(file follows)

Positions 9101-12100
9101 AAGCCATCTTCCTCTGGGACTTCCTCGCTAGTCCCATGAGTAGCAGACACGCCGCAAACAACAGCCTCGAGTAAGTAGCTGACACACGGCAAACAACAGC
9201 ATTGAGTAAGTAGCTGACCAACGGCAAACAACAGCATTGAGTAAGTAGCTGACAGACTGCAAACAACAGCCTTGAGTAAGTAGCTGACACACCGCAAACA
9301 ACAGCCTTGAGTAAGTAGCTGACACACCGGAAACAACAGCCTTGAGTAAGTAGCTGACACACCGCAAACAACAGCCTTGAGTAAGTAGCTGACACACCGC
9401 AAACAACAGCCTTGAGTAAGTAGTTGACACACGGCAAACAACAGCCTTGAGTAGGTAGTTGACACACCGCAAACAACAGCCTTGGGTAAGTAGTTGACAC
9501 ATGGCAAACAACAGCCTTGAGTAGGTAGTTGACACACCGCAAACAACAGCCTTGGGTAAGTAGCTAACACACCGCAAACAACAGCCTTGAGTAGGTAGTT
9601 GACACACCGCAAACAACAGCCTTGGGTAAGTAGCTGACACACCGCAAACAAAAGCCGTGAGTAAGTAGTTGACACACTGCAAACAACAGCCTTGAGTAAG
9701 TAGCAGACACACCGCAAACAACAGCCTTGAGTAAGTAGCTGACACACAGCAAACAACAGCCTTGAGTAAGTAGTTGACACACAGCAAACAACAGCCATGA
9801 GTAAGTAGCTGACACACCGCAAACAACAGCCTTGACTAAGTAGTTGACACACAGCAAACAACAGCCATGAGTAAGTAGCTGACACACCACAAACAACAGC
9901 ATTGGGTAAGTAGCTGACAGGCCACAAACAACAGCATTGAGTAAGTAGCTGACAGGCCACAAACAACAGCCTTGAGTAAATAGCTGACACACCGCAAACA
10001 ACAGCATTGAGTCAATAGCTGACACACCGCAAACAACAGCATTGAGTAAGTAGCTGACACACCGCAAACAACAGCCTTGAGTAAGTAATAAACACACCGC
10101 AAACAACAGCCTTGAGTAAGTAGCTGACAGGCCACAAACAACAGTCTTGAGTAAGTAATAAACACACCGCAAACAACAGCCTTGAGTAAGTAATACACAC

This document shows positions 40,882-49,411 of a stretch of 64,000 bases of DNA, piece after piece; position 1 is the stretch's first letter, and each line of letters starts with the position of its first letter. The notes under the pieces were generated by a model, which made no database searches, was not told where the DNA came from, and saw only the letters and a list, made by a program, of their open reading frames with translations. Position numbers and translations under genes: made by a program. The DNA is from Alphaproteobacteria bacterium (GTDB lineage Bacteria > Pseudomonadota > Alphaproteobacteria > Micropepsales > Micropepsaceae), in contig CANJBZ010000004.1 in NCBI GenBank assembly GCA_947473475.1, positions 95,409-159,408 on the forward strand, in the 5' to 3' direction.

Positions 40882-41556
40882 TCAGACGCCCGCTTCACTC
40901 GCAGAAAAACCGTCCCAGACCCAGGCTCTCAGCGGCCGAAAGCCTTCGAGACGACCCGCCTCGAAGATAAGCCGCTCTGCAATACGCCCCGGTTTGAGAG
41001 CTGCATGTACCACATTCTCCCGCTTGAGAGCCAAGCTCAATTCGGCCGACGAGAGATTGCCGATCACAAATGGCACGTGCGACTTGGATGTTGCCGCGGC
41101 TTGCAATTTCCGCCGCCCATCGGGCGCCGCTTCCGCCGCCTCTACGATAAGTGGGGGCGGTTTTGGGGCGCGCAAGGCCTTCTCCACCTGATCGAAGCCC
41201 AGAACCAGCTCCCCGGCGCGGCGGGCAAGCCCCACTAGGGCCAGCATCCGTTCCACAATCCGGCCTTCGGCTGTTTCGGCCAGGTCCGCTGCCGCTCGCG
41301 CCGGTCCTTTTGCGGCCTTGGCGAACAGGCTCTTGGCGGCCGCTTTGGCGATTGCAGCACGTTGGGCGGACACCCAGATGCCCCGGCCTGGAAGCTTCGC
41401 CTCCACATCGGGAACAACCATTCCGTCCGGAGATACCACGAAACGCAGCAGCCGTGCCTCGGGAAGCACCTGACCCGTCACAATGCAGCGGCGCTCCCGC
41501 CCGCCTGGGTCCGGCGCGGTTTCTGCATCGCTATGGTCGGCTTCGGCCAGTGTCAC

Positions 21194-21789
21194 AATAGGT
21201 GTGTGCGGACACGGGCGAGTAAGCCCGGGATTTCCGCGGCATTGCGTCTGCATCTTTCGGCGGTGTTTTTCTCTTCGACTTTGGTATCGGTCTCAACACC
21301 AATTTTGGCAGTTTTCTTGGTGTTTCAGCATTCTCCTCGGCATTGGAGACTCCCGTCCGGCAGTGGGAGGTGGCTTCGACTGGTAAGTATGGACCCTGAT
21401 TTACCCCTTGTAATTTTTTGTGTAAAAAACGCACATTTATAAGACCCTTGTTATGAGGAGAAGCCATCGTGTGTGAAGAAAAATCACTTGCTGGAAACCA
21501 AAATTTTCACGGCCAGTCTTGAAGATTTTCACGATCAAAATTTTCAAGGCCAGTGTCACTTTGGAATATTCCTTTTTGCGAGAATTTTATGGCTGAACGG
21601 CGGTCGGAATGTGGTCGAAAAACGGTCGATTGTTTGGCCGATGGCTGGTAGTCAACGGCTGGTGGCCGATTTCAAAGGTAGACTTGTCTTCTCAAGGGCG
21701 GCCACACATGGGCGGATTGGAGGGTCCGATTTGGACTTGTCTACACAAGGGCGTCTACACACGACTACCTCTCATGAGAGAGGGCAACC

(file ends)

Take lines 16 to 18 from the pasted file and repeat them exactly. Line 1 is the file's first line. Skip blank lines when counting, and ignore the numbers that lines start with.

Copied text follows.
40901 GCAGAAAAACCGTCCCAGACCCAGGCTCTCAGCGGCCGAAAGCCTTCGAGACGACCCGCCTCGAAGATAAGCCGCTCTGCAATACGCCCCGGTTTGAGAG
41001 CTGCATGTACCACATTCTCCCGCTTGAGAGCCAAGCTCAATTCGGCCGACGAGAGATTGCCGATCACAAATGGCACGTGCGACTTGGATGTTGCCGCGGC
41101 TTGCAATTTCCGCCGCCCATCGGGCGCCGCTTCCGCCGCCTCTACGATAAGTGGGGGCGGTTTTGGGGCGCGCAAGGCCTTCTCCACCTGATCGAAGCCC